Drunk by the very best of Parisian artistic society in the late 19th century, absinthe is a drink that has fascinated me for some time – well, at least since its revival in the last decade and it's unbanning in many European Union countries.
What is it? Why is it so awful that it was banned for years?
Those are the sort of questions that run through one's head.
Even the traditional preparation is about as Bohemian as it's possible to imagine.
Take a glass with a shot of absinthe, then place a special slotted spoon across the top, with a sugar cube on it. Drizzle ice-cold water on the sugar, so that it slowly dissolves into the absinthe, thus making a cloudy mixture as the herbs in the spirit are brought out. There's even a word for the cloudy look – louche, which rather adds to the mystique.
Well, there I was in Manchester, feeling not remotely grim up north and having discovered Vanilla, a most conducive lesbian bar just off the legendary Canal Street.
Having an evening to kill, I was attempting to look sophisticated by drinking G&Ts (apparently, my desire to have the Gordon's gin rather than the house standard was a sign of poshness) and trying to make myself generally agreeable to a very friendly crowd.
Now, lesbian bars and I have a history, which goes back to Amsterdam some years ago, when I visited Saarein. Delighted to see a pool table, I came instantly unstuck when it was made clear that hustling was out – this was uncompetitive pool. Which was a bit like suggesting I visit Manchester to watch City play uncompetitive football matches – although some might say that's been the reality for years.
I made an effort – which itself seemed oddly opposed to the idea of an uncompetitive game – but I readily confess to being utterly hopeless at not trying to win. Suffice it to say that I impressed nobody.
So, fast forward to Vanilla. The pool was competitive (but played in a perfectly well-mannered way) and the clientele and staff were open and friendly.
A few G&Ts down the road, I happened to notice a sign in the toilets, advertising 'flaming absinthe'. So I enquired. It materialised that the 'flaming' bit was off the menu, since it was well gone 9pm (I remain in the dark about this reasoning), but that I could have a shot of the stuff. I took the opportunity.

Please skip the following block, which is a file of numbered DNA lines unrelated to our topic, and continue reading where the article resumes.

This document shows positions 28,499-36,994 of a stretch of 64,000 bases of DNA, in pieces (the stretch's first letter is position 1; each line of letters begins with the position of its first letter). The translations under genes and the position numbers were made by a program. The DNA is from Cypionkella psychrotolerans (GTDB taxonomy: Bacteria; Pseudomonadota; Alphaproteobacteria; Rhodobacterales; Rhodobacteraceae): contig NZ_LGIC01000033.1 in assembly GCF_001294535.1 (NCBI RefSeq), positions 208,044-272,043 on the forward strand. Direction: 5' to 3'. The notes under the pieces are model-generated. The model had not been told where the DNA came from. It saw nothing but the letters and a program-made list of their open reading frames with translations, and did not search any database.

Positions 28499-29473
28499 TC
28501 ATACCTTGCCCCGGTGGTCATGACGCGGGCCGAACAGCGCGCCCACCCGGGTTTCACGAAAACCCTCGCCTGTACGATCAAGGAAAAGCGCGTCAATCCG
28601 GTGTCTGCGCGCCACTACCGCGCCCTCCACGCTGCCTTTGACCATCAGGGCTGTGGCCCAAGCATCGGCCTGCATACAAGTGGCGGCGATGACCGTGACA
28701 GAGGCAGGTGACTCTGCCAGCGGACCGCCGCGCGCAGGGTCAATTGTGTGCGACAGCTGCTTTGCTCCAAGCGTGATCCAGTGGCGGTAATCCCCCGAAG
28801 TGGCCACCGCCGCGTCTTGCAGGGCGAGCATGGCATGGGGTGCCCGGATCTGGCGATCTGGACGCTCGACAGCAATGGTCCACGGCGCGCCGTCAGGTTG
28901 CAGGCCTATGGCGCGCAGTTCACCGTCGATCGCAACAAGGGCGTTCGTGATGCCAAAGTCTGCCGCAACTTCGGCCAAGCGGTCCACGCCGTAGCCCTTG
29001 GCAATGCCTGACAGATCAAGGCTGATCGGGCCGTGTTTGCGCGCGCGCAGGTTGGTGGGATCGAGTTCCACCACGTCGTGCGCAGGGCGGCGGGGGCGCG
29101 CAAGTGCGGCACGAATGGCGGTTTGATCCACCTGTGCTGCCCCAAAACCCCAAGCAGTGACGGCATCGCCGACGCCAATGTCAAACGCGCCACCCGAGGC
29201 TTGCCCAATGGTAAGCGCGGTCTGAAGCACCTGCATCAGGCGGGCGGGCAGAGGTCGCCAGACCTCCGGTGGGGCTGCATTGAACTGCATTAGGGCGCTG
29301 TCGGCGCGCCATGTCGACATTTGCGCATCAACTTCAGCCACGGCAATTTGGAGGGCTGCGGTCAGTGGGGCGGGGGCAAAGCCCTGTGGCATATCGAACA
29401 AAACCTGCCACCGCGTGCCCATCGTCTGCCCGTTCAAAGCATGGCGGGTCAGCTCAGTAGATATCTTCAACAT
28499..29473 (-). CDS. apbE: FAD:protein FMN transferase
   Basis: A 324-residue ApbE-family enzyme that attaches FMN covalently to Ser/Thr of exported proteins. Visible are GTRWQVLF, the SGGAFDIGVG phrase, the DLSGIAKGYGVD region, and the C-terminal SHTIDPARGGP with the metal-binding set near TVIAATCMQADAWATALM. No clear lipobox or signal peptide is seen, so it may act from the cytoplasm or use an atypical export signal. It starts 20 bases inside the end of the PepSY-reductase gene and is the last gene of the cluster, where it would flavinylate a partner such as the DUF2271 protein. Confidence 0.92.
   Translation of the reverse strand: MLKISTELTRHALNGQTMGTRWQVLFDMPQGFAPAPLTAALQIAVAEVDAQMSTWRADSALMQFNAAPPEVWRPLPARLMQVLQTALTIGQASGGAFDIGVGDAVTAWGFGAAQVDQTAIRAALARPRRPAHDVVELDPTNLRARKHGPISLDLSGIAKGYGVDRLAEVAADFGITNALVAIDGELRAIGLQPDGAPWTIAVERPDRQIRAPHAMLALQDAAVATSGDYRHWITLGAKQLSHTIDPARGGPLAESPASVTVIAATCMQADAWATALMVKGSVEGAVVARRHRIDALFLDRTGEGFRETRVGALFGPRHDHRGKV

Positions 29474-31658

Canal Street may not quite be Montmartre, but it's quite Bohemian, in it's own fashion. The LGBT crowd are joined at weekends by hen parties and groups of straights, eager to enjoy the sights and get a fix of the party athmosphere.
The little plastic shot glass was full of la fée verte.
Here we go.
"Oh my God! Is that absinthe?" shrilled a girl next to me at the bar, sighting the glass. Another girl chipped in.
"I had some of that one night and I was so ill the next morning."
Now or never: I'm the daring one here.
A sip. Just a very small sip.
Boy, has it got a kick. You know how whiskey has been called 'fire water'? Well this stuff makes whiskey feel like mere water.
A man behind me, thinking he wouldn't be outdone, ordered a shot too – and gulped it back in one. He was gasping, clutching at his throat for several moments after.
A sip. Just a small sip. I'm not a total fool.
Very aniseedy. You need the iced water and the spoon and the sugar to bring out the other flavours of fennel and grande wormwood. But very pleasant none the less.
Recent research has debunked the claims that absinthe is a powerful psychoactive drug – but it's still a powerful something. The warmth spread rapidly to my limbs, but my mind stayed clear (well, as clear as those G&Ts and an absinthe allowed).
I decided to melt into the night while I could still think about doing so.
Did it make the heart grow fonder? Well, it did nothing to quench my extreme horniness. But since my chances of pulling had decreased with the arrival of a very loud gang of straight women celebrating one of their number's 21st birthday, I popped into a nearby CloneZone and purchased a cheap and nicely proportioned dildo. It was enough to help make the rest of the evening, in a bland hotel room, very pleasant. And even appropriately louche.